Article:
My bitterness over the whole experience abruptly dissolved into laughter, and I realized that my first step into spiritual exploration had been like a baby’s: a clumsy stumble ending in a pratfall.

As revealing as this experience was, what happened next is even more surprising.

About a year after the Santa Cruz debacle, the same teacher passed through my hometown for another daylong workshop. I signed up again, this time expecting nothing from the teacher but nonetheless feeling a peculiar gratitude for the unexpected lesson I had learned from him.

This time, the workshop proved to be one of the most enjoyable and instructive experiences of my life. The teacher seemed sober, calm and clear-eyed, conveying a number of useful insights throughout a well-planned program. There was no coterie of slavish followers and not a trace of the evident hypocrisy from a year before. I kept wondering: Has the teacher changed or have I?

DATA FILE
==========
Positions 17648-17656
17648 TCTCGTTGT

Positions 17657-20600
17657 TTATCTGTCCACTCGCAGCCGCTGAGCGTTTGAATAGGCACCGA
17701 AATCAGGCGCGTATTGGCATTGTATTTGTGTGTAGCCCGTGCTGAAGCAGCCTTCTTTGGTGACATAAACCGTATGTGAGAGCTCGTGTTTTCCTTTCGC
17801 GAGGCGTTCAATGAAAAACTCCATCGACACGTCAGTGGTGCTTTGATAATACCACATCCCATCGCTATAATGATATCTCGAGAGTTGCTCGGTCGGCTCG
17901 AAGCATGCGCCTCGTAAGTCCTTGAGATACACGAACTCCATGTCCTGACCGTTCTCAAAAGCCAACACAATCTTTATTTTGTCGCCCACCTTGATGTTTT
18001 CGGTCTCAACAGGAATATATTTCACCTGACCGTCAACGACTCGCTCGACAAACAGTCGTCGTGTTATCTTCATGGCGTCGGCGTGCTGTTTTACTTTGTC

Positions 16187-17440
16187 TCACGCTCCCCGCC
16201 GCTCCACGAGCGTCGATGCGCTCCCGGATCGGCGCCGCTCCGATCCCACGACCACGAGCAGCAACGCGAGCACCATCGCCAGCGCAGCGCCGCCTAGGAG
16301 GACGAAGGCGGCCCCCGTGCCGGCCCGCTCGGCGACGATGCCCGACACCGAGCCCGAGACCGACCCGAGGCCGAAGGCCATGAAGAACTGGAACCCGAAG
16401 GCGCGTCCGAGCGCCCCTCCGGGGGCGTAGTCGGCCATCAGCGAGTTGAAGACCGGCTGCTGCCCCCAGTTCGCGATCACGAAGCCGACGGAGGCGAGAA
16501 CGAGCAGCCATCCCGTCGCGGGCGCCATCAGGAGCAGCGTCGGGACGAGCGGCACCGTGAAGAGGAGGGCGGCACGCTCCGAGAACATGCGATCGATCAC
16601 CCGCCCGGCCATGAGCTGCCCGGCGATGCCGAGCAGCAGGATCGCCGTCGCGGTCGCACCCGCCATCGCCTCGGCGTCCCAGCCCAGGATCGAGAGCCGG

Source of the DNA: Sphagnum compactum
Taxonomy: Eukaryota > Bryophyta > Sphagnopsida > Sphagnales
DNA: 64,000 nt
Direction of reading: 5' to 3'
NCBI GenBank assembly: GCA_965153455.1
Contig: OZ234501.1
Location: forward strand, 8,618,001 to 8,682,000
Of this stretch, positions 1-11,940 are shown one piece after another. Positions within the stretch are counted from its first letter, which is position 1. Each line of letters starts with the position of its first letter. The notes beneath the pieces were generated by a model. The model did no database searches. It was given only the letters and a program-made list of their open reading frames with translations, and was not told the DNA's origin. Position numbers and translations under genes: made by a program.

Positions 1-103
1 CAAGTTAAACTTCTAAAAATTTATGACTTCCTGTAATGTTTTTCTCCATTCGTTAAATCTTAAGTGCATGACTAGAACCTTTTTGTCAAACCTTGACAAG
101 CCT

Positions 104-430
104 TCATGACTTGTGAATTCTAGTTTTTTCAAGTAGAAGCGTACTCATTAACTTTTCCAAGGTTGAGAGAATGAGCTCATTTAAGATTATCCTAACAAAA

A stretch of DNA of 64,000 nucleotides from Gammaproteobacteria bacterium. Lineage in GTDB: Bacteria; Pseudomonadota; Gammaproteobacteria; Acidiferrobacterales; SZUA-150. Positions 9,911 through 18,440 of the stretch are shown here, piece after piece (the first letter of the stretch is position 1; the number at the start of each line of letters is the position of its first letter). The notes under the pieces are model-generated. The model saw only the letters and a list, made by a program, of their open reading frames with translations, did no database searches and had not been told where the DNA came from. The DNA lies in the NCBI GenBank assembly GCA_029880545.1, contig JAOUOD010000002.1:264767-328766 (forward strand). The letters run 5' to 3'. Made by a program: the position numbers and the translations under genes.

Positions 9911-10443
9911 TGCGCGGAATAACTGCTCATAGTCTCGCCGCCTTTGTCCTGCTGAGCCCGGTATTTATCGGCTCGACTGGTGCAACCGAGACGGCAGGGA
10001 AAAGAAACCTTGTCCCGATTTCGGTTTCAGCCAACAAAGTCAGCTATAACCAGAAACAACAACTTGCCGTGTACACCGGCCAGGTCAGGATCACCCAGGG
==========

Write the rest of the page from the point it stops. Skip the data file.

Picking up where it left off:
In retrospect, I believe it was both. Any worthy spiritual teacher is not a static pillar of enlightenment, but someone who keeps changing and being purified by life’s challenges. The student is just somewhat behind the teacher in this regard.

While we might imagine that our progress toward awakening is going to be smooth and progressive, like a college curriculum that advances us toward the reward of a degree, a genuine spiritual path is an entirely different process. Part of it is certainly the experience of disillusionment.

From time to time, we will get all shook up, and this means we never see it coming.


Author: D. Patrick Miller

Image: Wikimedia

Editor: Ashleigh Hitchcock